Most everyone wants to be a leader.  Over the course of your career, you’re groomed and goaded to “get to the top.” Because when you get there, you get to do the real stuff. You get to direct, not do.  To make all the best decisions that the yutzes before you missed. To inspire. To be the envy of your peers. And when you get to the top, it might indeed be all those things. But it will also be many other things – annoying, frustrating, stressful, tiring, overwhelming…the list goes on. And while I can’t help you overcome all those things in one blog post, I can help you with one: HOW DO YOU GET ENERGY as a leader?

It can be draining as a leader – to always have to make the tough calls, to inspire others to actionDoing the real innovating is fun when you yourself aren’t 100% sure that the strategy will work. But as an innovation leader, when you get close to the work you actually get a surge of energy.  Let me give you a couple of specific examples:

  1. I had dinner with a well-known company (a brand name you would know well) and its innovation leaders. Each leader had a list of 3-5 fortune 100 companies they’d worked for before. We spent 30 minutes at least talking about one topic and reminiscing. The topic:  moments when they created something meaningful and unique and made it real.

    To paraphrase them… “Doing real innovation…really doing it…is just the most fun I’ve ever had. When we do cool things, people are just jazzed. Not to think about them. Not to report on them. But to just get in there and make something.” When they all looked over the highlights of the most fun they’d had in their careers, it was those moments when they got to play in the lab, try something right then, do something live with real customers….those were the rock and roll moments that they loved.  Getting close to the work gave them the most energy of anything else they did.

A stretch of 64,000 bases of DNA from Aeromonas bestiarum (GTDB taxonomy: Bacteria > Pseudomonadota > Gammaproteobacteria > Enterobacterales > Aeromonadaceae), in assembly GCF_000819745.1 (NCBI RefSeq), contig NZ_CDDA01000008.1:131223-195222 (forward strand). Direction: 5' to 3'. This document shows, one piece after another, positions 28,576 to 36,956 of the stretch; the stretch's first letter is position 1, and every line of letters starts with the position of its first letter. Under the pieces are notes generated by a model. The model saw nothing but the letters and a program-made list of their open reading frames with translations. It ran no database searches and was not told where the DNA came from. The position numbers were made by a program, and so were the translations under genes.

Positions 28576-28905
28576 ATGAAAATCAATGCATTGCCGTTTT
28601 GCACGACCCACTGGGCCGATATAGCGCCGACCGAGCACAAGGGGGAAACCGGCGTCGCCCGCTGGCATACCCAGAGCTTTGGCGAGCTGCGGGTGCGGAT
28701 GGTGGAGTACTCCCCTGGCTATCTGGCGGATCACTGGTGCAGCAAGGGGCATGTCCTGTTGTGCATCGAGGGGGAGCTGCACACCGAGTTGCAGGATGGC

2. I did a television show called Backyard Inventors with Doug Hall.  In so many ways it was a complete distraction – 5 days in a row of filming, travel to and fro, early mornings, late nights…all while we had a real business to run. The list of cons goes on…

    But my biggest silver lining every time: working with the inventors right there in the thick of things to create ideas, test them, build the business case for them, build them, rebuild them, blow them up and start again, write concepts, invent names, invent more names, learn, test, apply, and study.  We didn’t have time to really teach the inventors anything. We just sort of either guided them or put them on our backs and carried them over the finish line. And despite the cameras and the make-up and the interviews and the TV-ness…at the middle of all that, we just got to get our hands dirty.

    So every morning of filming, getting up at 6 am after going to bed at midnight the night before – I grumbled and complained. But then 8 am hit and we’d meet the inventor and we were off…and suddenly it’s 8 pm and we’ve been going non-stop all day and it feels like 5 minutes have passed.  The doing of it – the innovating – is the most fun and gives me more energy than ever.

So if you need an energy boost and a way to kick-start your innovation leadership – get close to the work.

Do a project for anything – your church, your family vacation.  

Book an hour with anyone to help them solve a problem.  

Think of a problem you need to solve and grab 3 people today and mind map to generate some options.

Not only will you win credibility points with your staff and peers…and a few new war stories for yourself…you’ll get a boost of energy from getting right in there and doing the work.